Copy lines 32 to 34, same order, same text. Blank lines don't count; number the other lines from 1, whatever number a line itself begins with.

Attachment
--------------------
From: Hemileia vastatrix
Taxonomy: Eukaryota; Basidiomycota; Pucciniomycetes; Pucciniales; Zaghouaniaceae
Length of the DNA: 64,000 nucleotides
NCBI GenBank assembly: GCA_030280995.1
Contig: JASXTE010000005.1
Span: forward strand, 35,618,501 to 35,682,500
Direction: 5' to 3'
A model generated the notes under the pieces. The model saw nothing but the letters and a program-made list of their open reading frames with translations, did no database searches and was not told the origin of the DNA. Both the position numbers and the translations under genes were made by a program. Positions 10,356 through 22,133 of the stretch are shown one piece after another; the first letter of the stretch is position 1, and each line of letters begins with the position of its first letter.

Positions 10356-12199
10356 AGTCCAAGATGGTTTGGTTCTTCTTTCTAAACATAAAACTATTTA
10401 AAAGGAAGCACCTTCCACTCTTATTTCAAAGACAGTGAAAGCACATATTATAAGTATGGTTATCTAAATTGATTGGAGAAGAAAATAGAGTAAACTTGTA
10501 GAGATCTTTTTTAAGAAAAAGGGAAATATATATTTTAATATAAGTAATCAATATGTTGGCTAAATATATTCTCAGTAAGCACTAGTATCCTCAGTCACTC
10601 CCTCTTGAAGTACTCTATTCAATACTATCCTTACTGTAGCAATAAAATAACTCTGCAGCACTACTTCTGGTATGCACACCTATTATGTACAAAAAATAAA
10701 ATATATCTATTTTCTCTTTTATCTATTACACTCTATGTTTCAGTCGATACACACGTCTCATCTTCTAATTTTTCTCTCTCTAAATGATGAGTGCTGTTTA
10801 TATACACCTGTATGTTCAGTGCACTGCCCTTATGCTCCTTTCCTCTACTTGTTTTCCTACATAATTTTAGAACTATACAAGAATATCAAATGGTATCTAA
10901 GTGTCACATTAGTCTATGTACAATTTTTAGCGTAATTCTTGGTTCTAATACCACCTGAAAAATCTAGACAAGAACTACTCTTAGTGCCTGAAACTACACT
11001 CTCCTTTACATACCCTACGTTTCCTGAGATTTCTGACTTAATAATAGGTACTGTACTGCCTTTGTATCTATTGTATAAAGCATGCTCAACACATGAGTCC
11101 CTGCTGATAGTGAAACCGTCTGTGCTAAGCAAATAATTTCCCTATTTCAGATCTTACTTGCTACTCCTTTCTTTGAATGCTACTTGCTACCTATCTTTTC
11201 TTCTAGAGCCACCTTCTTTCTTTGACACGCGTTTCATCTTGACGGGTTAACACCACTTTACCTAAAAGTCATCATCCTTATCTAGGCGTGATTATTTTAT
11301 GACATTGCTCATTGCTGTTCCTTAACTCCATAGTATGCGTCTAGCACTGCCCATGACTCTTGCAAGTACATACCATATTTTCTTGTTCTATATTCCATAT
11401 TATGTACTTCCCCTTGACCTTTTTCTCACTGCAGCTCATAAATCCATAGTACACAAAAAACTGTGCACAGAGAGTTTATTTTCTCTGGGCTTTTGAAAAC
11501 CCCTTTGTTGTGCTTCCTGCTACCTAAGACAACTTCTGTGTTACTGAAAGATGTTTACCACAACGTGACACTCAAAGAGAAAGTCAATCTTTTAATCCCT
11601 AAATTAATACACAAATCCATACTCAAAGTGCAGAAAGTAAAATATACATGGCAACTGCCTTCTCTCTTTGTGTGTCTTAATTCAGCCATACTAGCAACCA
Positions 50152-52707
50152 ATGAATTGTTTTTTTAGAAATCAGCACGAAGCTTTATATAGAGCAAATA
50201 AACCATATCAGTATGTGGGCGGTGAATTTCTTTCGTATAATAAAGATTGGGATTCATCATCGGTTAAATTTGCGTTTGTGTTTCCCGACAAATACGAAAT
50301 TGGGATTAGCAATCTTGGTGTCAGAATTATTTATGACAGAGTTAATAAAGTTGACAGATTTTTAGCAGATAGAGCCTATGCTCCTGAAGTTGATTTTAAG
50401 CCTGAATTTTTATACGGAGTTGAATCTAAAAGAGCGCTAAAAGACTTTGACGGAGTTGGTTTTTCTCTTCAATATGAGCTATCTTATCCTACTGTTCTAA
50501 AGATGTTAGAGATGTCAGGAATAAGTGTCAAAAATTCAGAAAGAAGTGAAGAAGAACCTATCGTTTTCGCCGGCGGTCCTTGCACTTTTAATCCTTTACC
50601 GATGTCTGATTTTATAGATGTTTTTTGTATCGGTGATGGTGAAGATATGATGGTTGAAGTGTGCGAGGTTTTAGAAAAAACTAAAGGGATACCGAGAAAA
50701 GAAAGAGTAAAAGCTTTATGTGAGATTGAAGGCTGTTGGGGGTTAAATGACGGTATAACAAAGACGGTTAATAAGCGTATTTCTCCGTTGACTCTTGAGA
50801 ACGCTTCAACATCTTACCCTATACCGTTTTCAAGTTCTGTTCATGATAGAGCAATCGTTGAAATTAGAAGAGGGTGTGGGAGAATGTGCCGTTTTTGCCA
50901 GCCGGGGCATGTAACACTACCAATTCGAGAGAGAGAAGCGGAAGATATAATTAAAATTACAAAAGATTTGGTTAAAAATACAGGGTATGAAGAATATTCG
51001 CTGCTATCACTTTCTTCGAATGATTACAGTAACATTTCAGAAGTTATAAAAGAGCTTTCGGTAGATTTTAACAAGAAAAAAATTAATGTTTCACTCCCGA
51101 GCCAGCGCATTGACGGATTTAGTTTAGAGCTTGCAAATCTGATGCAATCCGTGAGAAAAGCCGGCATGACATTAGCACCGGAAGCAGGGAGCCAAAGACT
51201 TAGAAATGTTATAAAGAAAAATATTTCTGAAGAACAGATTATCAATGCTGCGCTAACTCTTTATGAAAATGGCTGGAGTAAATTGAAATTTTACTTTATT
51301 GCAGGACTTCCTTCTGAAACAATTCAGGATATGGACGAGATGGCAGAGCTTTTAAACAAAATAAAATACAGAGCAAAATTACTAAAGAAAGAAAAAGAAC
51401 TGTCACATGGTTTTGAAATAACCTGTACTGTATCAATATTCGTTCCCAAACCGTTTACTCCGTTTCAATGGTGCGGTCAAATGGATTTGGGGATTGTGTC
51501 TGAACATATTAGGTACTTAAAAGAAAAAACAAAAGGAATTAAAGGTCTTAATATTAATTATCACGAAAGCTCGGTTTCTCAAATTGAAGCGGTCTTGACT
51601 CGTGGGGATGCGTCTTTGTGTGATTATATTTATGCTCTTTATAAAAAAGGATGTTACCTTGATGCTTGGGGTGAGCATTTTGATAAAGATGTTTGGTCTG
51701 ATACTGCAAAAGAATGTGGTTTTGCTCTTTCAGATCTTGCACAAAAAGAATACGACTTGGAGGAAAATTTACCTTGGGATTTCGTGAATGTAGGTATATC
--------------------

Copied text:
50801 ACGCTTCAACATCTTACCCTATACCGTTTTCAAGTTCTGTTCATGATAGAGCAATCGTTGAAATTAGAAGAGGGTGTGGGAGAATGTGCCGTTTTTGCCA
50901 GCCGGGGCATGTAACACTACCAATTCGAGAGAGAGAAGCGGAAGATATAATTAAAATTACAAAAGATTTGGTTAAAAATACAGGGTATGAAGAATATTCG
51001 CTGCTATCACTTTCTTCGAATGATTACAGTAACATTTCAGAAGTTATAAAAGAGCTTTCGGTAGATTTTAACAAGAAAAAAATTAATGTTTCACTCCCGA